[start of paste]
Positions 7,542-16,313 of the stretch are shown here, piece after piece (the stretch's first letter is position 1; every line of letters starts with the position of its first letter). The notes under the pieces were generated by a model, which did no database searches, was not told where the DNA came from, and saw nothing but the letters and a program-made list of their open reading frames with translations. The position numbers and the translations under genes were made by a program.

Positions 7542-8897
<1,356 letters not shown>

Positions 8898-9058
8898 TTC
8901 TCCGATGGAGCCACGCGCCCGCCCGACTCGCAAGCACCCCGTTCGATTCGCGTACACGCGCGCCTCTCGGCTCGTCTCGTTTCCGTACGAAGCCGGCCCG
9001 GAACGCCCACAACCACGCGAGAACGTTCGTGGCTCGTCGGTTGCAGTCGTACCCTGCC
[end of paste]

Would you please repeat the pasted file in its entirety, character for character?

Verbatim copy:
Positions 7,542-16,313 of the stretch are shown here, piece after piece (the stretch's first letter is position 1; every line of letters starts with the position of its first letter). The notes under the pieces were generated by a model, which did no database searches, was not told where the DNA came from, and saw nothing but the letters and a program-made list of their open reading frames with translations. The position numbers and the translations under genes were made by a program.

Positions 7542-8897
<1,356 letters not shown>

Positions 8898-9058
8898 TTC
8901 TCCGATGGAGCCACGCGCCCGCCCGACTCGCAAGCACCCCGTTCGATTCGCGTACACGCGCGCCTCTCGGCTCGTCTCGTTTCCGTACGAAGCCGGCCCG
9001 GAACGCCCACAACCACGCGAGAACGTTCGTGGCTCGTCGGTTGCAGTCGTACCCTGCC